I think it is unlikely that an organic farmer would choose to use mineral oil or other harmful substances when cleaning and processing eggs, but the regulations are so variable from state to state, and the national guidelines so nebulous, that there is lots of wiggle room.

So the truth is that unless you know where your eggs came from, you can’t be sure what process your eggs have gone through.

If You Want to Know if Your Eggs are Safe, Ask the Farmer!

There are numerous factors that come into play when assessing the likely safety, or lack thereof, of any given egg:

  • How big was the chicken flock it came from?
  • What were the hens fed and where did the feed come from?
  • Did the chickens have regular access to the outdoors?
  • Were the hens caged and raised in crowded conditions?
  • Were the eggs washed in chlorine or another chemical, or coated with mineral oil?

Obviously you cannot get the answers to any of these questions by looking at the egg, or even reading the label on the carton. The only person who truly knows these answers is the farmer, and this is why I recommend you buy locally and get to know a reputable farmer in your area.

In other words, the best way to find safe, salmonella-free eggs is to bypass your supermarket altogether. That’s right! The best, safest and most nutritious eggs cannot be found in a grocery store -- they can be found locally, from a small farmer you get to know and trust.

Fortunately, finding high-quality organic, locally produced eggs is relatively easy, as virtually every rural area has small farmers with chickens. If you live in an urban area, visiting the local health food store is typically the quickest route to finding high-quality local egg sources.

Farmers markets are another great way to meet the people who produce food in your area. With face-to-face contact, you can get your questions answered and know exactly what you're buying. Better yet, visit the farm directly and ask for a tour. If they have nothing to hide, they should be eager to show you their operation.

Ideally, the chickens should be allowed outside and eat insects. If you find these eggs the yolks will be bright orange due to the increased nutrients. Your egg farmer should also be paying attention to proper nutrition, clean water, adequate housing space, and good ventilation to reduce stress on the hens and support their immunity.

About the only time I purchase eggs from a grocery store is when I am traveling or for some reason I miss my local egg pickup. When you use eggs from local sources, the risk of salmonella is very small.

In fact, I have been consuming locally raised eggs raw, which is their most nutritional state, for many years with absolutely positive benefits to my health. The CDC and other public health organizations will advise you to thoroughly cook your eggs to lower the risk of salmonella and make them “safe,” but eating eggs thoroughly cooked is not advantageous to your health.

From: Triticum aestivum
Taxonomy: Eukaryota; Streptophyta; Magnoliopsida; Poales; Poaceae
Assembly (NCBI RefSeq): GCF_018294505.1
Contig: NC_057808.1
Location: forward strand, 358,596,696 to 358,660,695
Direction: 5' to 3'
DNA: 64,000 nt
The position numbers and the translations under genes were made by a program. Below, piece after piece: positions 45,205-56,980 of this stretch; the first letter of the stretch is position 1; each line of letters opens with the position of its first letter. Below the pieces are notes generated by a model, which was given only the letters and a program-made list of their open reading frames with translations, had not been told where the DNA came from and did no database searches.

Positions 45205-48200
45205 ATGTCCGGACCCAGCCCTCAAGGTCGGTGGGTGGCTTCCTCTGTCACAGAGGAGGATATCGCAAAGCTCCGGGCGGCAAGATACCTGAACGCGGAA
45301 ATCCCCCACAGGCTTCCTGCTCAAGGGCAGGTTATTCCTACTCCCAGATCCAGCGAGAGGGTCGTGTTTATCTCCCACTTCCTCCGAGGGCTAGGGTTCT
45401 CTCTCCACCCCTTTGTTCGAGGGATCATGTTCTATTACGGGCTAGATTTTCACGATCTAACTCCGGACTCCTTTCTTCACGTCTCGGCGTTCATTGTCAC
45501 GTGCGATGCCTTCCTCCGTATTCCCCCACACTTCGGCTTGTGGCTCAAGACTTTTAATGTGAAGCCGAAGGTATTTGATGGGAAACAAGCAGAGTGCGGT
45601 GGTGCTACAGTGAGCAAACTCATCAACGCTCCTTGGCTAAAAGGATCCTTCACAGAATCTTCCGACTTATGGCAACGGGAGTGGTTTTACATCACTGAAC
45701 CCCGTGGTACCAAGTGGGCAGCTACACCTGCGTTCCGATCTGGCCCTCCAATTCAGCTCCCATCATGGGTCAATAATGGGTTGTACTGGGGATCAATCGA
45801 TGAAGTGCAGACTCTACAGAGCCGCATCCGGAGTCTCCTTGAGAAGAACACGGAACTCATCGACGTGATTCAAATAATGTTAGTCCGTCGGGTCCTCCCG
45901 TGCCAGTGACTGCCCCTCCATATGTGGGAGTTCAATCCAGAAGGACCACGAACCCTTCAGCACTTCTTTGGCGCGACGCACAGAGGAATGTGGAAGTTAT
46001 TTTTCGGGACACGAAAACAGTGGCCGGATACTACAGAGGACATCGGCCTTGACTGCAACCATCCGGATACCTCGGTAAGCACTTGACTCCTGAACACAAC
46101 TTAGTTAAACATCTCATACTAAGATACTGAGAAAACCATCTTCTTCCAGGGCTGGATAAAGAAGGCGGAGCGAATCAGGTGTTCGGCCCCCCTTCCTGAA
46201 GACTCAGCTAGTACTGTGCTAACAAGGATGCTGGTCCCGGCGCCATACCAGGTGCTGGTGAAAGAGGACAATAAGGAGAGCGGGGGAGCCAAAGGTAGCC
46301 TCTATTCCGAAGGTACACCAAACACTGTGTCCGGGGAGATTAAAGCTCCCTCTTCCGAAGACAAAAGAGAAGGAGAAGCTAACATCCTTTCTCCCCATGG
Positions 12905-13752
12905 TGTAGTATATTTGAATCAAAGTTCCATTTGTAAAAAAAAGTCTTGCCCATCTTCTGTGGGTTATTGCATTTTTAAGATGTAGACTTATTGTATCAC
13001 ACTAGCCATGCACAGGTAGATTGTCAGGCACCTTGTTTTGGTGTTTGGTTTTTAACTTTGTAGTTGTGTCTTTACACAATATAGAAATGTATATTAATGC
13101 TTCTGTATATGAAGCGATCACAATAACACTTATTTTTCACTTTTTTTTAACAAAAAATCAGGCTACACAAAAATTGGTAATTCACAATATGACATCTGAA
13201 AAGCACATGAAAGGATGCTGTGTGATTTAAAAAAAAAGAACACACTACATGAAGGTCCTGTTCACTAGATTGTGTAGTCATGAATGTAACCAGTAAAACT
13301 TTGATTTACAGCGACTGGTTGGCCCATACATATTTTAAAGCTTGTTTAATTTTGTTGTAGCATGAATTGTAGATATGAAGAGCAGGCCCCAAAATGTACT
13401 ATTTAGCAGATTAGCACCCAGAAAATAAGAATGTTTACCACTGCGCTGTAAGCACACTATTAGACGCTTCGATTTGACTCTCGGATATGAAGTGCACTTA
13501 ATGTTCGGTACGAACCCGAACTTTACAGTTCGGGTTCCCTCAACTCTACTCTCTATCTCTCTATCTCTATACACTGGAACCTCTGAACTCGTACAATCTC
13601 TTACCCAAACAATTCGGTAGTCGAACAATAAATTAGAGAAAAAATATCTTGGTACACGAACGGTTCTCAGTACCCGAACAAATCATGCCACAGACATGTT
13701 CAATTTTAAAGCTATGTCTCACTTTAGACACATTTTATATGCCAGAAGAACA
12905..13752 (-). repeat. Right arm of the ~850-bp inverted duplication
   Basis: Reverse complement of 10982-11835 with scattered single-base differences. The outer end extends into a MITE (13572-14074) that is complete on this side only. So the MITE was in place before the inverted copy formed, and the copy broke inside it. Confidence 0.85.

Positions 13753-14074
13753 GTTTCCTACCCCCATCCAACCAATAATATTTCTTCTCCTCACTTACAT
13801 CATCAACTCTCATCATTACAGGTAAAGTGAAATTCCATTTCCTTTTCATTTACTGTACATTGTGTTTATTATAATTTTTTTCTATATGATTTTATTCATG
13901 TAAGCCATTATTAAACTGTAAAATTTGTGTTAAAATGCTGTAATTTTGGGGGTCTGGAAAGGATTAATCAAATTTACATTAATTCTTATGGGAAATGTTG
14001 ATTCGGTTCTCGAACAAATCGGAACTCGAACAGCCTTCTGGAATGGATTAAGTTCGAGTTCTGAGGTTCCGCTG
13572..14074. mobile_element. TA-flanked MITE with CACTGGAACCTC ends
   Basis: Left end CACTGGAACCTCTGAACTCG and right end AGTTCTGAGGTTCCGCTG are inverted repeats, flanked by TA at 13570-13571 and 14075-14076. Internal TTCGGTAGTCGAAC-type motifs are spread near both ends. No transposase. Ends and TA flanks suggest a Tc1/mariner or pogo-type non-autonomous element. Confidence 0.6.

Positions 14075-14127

You are better off getting eggs from only high-quality sources, which are the ones that will be safe from the get-go, than purchasing “iffy” eggs from the supermarket that have to be hard-boiled before they’re safe to eat.

The bottom line is this: eggs from local farmers are nearly always superior, in both nutrition and in safety, to those found at your supermarket.

Chickens are a Great Nutritional Treasure

All of this salmonella talk means chickens have been receiving a bad rap in recent months, which is entirely unfair. The skill of raising chickens has been removed from public knowledge, and chickens are now portrayed as stupid, filthy animals riddled with disease that should be hidden in dark warehouses, out of public sight.

Gone is the knowledge that chickens (and their eggs) will thrive and be clean and healthy if provided basic access to the ground for bathing and scratching, access to clean water, and a safe roost to fly up to at night.

There is actually much more to chickens and their significant role in U.S. history than you might think … so much so that I recently did a special report on this very topic. If you have any interest in chickens or eggs, I highly recommend you read it now. In fact, even if you don’t think you do, I suspect you’ll find the report eye opening, to say the least.

Lastly, if you are considering raising your own chickens, which may very well be the absolute best way to secure safe eggs for you and your family, you can find some practical tips in the report as well.


[+] Sources and References

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Food Democracy Now